An hour later Neale accompanied Warburton to the station where the director was to board a train for his return to New York.

"You'll start back to-morrow," said Warburton. "I'll see you soon, I hope--out there in Utah where the last spike is to be driven. That will be the day--the hour! ... It will be celebrated all over the United States."

Neale returned to his hotel, trying to make out the vital thing that had come to him on this hurried and apparently useless journey. His mind seemed in a whirl. Yet as he pondered, there gradually loomed up the reflection that in the eastern, or constructive, end of the great plan there were the same spirits of evil and mystery as existed in the western, or building, end. Here big men were interested, involved; out there bigger men sweat and burned and aged and died. The difference was that these toilers gave all for an ideal while the directors and their partners thought only of money, of profits.

Neale restrained what might have been contempt, but he thought that if these financiers could have seen the life of the diggers and spikers as he knew it they might be actuated by a nobler motive. Before he dropped to sleep that night he concluded that his trip to Washington, and the recognition accorded him by Warburton's circle, had fixed a new desire in his heart to heave some more rails and drive some more spikes for the railroad he loved so well. To him the work had been something for which he had striven with all his might and for which he had risked his life. Not only had his brain been given to the creation, but his muscles had ached from the actual physical toil attendant upon this biggest of big jobs.

When Neale at last reached Benton it was night. Benton and night! And he had forgotten. A mob of men surged down and up on the train. Neale had extreme difficulty in getting off at all. But the excitement, the hurry, the discordant and hoarse medley of many voices, were unusual at that hour around the station, even for strenuous Benton. All these men were carrying baggage. Neale shouted questions into passing ears, until at length some fellow heard and yelled a reply.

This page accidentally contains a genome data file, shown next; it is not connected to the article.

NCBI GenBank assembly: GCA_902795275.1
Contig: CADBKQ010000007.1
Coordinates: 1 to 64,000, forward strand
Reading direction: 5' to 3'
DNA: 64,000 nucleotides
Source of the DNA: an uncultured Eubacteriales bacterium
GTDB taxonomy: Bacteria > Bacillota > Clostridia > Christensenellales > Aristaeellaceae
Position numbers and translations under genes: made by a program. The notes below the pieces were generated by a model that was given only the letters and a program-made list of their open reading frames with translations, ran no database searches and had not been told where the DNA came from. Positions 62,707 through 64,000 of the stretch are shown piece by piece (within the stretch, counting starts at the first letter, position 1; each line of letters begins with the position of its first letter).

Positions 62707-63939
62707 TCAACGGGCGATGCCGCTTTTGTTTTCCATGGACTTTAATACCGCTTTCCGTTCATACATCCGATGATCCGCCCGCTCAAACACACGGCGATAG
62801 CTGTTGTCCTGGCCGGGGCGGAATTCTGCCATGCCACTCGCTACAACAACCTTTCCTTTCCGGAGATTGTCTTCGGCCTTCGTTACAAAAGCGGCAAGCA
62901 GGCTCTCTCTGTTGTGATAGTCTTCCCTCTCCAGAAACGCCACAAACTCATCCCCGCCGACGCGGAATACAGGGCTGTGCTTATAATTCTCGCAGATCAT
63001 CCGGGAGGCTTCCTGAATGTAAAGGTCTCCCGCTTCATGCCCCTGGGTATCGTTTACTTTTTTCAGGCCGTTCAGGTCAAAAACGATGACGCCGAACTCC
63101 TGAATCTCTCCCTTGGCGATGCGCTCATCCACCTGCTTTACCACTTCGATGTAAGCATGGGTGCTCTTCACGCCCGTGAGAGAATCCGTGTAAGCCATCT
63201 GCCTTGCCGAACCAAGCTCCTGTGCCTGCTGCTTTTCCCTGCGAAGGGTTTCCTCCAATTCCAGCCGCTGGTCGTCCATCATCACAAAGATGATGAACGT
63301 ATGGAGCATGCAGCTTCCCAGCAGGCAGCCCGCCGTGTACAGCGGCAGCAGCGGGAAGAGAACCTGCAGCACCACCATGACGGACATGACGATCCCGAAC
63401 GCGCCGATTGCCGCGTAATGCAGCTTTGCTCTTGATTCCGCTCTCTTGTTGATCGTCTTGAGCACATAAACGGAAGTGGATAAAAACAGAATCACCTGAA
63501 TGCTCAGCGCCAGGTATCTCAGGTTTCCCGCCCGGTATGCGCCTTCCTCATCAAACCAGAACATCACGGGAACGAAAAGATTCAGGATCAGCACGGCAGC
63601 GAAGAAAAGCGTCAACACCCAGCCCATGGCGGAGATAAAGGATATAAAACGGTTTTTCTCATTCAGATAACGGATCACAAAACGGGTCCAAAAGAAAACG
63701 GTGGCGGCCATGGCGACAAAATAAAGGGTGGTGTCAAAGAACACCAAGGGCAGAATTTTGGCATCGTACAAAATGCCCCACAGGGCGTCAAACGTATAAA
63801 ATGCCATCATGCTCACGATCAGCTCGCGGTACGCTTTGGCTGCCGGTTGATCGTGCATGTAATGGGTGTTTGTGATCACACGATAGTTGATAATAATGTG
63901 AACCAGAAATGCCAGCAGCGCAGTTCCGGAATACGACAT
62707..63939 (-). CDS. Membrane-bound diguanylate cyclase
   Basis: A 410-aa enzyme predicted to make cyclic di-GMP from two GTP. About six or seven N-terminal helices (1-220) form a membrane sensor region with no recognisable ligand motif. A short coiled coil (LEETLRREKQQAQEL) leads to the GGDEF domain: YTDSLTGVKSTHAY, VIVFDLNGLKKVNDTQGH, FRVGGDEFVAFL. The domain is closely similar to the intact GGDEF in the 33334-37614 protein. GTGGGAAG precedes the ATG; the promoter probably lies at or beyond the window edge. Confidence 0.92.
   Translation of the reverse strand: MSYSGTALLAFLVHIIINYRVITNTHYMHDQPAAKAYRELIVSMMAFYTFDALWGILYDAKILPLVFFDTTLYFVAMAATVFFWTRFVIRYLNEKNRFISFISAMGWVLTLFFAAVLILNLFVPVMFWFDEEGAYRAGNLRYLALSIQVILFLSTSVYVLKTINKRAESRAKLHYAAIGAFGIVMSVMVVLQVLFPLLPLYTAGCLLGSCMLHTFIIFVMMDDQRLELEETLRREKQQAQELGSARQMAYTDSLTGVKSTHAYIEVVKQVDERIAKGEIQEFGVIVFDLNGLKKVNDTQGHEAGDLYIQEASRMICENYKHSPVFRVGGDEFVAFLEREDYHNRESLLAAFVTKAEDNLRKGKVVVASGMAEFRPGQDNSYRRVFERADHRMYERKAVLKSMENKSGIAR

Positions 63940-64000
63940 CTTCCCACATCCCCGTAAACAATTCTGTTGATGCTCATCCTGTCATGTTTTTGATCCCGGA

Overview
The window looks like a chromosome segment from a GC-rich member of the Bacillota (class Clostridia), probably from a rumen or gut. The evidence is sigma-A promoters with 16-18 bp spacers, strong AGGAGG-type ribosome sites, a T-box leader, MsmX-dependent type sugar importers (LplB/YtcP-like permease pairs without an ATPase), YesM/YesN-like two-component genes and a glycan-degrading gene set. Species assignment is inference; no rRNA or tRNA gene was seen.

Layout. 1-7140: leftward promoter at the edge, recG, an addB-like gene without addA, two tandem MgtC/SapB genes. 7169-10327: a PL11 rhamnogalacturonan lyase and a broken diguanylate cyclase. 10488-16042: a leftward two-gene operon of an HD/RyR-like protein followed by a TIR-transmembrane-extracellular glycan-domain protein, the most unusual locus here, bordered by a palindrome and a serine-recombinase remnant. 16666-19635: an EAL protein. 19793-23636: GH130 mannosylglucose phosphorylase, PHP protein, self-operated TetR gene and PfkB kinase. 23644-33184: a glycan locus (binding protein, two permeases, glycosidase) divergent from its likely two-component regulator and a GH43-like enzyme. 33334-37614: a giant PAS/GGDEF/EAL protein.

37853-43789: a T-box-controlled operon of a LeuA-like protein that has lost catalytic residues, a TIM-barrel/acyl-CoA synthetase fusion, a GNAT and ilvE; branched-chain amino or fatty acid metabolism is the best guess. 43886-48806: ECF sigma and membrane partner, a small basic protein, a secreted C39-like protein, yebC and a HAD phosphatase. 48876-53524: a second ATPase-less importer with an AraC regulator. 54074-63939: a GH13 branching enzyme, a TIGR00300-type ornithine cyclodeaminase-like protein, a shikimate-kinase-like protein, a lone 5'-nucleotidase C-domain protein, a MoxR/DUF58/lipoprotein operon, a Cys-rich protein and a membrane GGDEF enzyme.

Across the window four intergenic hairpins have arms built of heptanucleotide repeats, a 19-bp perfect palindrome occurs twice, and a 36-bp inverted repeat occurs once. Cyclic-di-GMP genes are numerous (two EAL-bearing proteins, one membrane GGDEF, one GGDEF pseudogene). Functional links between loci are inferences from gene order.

The last night of Benton!

He understood then. The great and vile construction camp had reached the end of its career. It was being torn down--moved away-- depopulated. There was an exodus. In another forty-eight hours all that had been Benton, with its accumulated life and gold and toil, would be incorporated in another and a greater and a last camp-- Roaring City.

The contrast to the beautiful Washington, the check to his half- dreaming memory of what he had experienced there, the sudden plunge into this dim--lighted, sordid, and roaring hell, all brought about in Neale a revulsion of feeling.

And with the sinking of his spirit there returned the old haunting pangs--the memory of Allie Lee, the despairing doubts of life or death for her. Beyond the camp loomed the dim hills, mystical, secretive, and unchangeable. If she were out there among them, dead or alive, to know it would be a blessed relief. It was this horror of Benton that he feared.

He walked the street, up and down, up and down, until the hour was late and he was tired. All the halls and saloons were blazing in full blast. Once he heard low, hoarse cries and pistol-shots--and then again quick, dull, booming guns. How strange they should make him shiver! But all seemed strange. From these sounds he turned away, not knowing what to do or where to go, since sleep or rest was impossible. Finally he went into a gambling-den and found a welcome among players whose faces he knew.

It was Benton's last night, and there was something in the air, menacing, terrible.

Neale gave himself up to the spirit of the hour and the game. He had almost forgotten himself when a white, jeweled hand flashed over his shoulder, to touch it softly. He heard his name whispered. Looking up, he saw the flushed and singularly radiant face of Beauty Stanton.